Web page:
Kees Caramel Fudge Stout 330ml (and the perils of tasting blind spots)

John ShearlockMar 29, '22
You may have read last week’s blog where I grappled with a Bergamot IPA from De Molen. Grapple isn’t really the right word to be honest, it was a very one sided contest that I easily won. However, it did spark further thoughts on a topic I have been thinking about over the last few years and that is the concept of taste and olfactory blind spots. I’ll explain what I mean.
For me, the Bergamot IPA was more hop-driven than anything else. However, my wife, who was sitting a few metres away from me as I tasted the beer, immediately asked me what on earth it was - so pungent was the odour of Bergamot for her. Not only was I quite annoyed at how well she seemed to be nosing my beer from a distance of two metres, but it made me realise I had probably just stumbled across a tasting blind spot. An odour that I couldn't easily spot. 
In the same way that we are all physically different and do things better or worse than each other, we are all sensitive to flavours and odours to a greater or lesser extent (no matter how objective we think we are when tasting). I’ve met tasters who just don’t spot certain elements and others who can’t consume certain drinks thanks to super low levels of compounds those drinks possess. What’s interesting too, regarding these blind spots, is that we can either reinforce or remove them depending on our tasting habits.
I have friends who are so sensitive to diacetyl that they scream D-bomb at every third beer they taste. But, from a life of drinking buttery Chardonnay, for me, big diacetyl tends to slip under the radar quite easily. 
kettle-soured beer lovers will spot the hallmarks of Lactobacillus a mile off, but when it presents in a wine as a fault - many wine aficionados wont spot it. Their palates simply aren’t aware of what it is, so it slips by as an element of complexity or something that just can’t be named.
It’s the same for Brett which is perceived as a fault in wine. I spent many years drinking Bordeaux and Rhone where Brett is as common as it is in a Belgian Trappist brewery and so, for me, it was deemed to be a funky complexing element. In many ways I was blind to it, at least as a fault.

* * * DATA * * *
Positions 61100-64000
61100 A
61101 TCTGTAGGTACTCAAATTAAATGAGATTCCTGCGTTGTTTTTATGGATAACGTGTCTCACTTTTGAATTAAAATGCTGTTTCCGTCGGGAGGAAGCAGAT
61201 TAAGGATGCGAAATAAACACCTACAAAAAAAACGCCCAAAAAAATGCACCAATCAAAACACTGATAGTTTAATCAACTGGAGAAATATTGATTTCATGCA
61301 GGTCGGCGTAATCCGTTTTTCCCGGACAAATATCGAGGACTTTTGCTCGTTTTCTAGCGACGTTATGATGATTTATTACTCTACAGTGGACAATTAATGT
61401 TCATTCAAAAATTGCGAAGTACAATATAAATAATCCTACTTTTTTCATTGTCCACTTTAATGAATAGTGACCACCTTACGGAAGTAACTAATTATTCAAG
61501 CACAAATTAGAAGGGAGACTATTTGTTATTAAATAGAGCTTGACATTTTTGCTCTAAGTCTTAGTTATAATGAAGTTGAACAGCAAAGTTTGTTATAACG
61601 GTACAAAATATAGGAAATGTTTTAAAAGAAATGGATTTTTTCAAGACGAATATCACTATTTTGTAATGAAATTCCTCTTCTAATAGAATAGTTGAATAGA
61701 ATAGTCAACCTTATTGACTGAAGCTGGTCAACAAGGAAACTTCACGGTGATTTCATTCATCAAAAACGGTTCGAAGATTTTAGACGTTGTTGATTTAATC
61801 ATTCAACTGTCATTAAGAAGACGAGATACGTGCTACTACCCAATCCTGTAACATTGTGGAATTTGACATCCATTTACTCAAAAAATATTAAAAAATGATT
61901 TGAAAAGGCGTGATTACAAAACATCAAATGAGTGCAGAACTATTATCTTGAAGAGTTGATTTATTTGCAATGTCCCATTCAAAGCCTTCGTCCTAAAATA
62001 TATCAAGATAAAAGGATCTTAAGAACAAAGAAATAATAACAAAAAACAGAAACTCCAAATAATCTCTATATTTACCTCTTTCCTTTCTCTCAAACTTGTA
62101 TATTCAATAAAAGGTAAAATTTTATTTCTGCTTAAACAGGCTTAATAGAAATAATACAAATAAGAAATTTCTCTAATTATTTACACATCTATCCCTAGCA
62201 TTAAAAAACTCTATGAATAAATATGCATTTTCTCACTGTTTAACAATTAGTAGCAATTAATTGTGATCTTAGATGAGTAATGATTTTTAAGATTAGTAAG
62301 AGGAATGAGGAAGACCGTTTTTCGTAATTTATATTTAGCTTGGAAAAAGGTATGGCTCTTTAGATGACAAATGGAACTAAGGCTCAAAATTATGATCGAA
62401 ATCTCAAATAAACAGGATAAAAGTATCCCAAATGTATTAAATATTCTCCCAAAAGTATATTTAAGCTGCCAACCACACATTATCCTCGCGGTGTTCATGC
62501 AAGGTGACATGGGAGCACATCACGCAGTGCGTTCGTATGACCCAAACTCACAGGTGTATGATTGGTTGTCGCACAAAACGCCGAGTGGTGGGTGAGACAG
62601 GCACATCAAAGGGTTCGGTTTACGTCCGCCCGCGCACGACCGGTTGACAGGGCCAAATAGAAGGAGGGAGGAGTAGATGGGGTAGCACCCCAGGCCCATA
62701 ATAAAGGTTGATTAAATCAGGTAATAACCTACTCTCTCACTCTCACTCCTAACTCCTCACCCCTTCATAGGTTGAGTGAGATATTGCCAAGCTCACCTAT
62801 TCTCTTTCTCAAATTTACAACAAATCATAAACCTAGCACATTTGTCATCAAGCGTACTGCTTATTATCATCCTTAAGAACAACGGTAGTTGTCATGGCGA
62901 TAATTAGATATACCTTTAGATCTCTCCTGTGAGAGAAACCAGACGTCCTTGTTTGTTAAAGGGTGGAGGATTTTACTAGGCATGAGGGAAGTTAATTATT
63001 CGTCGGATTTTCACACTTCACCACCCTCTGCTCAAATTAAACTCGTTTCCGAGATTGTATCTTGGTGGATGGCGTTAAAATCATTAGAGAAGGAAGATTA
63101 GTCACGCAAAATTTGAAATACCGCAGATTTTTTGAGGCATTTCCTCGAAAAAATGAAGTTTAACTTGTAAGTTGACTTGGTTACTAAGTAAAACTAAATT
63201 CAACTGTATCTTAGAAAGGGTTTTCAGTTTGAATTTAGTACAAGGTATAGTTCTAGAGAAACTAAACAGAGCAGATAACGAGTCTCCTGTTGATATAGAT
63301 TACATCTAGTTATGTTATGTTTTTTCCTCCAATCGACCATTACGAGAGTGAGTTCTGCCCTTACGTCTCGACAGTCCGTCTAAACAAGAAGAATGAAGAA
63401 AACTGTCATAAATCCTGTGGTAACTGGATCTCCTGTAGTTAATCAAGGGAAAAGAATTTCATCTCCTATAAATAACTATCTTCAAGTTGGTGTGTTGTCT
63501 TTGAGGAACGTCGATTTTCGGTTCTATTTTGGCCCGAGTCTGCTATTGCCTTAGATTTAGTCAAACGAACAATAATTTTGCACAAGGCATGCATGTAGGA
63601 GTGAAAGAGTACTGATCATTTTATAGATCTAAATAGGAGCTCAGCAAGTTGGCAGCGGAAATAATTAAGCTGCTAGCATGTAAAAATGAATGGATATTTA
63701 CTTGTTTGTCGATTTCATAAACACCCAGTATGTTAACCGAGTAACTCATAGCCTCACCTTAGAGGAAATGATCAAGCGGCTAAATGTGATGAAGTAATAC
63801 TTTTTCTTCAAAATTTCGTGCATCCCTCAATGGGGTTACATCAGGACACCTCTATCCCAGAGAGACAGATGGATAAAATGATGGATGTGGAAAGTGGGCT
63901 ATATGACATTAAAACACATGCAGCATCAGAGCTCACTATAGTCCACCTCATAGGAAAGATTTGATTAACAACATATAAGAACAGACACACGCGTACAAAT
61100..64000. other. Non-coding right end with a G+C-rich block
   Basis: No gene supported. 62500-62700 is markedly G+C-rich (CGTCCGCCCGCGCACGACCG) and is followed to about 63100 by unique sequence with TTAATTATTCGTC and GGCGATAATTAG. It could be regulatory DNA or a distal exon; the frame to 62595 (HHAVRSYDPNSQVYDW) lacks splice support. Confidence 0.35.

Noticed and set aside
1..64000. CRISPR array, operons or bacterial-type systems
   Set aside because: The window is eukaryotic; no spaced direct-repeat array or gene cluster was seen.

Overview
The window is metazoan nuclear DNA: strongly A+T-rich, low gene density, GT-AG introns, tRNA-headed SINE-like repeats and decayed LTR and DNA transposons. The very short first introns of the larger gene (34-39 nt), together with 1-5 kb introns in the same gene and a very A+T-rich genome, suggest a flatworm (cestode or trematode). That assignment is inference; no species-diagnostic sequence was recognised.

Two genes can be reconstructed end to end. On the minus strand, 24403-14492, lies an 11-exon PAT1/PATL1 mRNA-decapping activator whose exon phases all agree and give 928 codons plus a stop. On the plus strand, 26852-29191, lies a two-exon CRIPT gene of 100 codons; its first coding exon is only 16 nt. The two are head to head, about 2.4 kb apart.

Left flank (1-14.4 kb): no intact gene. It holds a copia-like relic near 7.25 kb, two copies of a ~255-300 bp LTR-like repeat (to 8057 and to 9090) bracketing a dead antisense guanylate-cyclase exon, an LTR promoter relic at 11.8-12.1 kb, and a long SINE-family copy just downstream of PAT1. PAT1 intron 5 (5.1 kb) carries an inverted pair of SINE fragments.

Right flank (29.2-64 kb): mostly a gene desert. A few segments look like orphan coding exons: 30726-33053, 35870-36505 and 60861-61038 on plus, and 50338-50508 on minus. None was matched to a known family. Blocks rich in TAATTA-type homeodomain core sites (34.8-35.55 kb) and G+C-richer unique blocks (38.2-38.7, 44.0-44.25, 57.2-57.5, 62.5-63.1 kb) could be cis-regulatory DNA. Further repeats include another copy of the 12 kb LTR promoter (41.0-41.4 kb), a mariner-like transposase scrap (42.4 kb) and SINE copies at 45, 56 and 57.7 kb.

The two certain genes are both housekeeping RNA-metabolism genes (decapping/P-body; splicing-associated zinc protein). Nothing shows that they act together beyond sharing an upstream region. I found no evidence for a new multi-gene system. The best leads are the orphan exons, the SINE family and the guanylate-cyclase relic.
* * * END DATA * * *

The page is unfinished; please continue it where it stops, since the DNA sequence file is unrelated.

Tasting with others is the best way to notice these blind spots; it becomes all too apparent when people are chucking out descriptors you just can't spot. And don’t be afraid to admit when something isn’t obvious, after all, it’s only when you have found the blind spot can you do anything about it. Then it becomes an issue of education and, well, that just means tasting more beer, which let's face it, is a nice situation to be in.
None of this has much to do with our beer today. But, if ever there were a beer with plenty to spot - it's this beauty.
The beer pours super dark with a burnt sienna head that gradually fades. Nosing it is like sticking your beak into a black forest gateau: cherries, chocolate, vanilla and then ginger, earthy, rusty iron ore notes begin to appear. It’s a real journey in the mouth with tart, red cherries in the front palate which then open into waves of sweet syrupy thickness that spreads through the palate until you are left swallowing a fudge brownie that slides down quite effortlessly. Marvellous stuff.
This stout is like a 50 tonne chocolate juggernaut coming up alongside you on the motorway that, even in your side mirrors, simply can’t be missed... and this style of beer is a great place to hone the palate, there’s just so much going on. So grab a few this weekend and get training.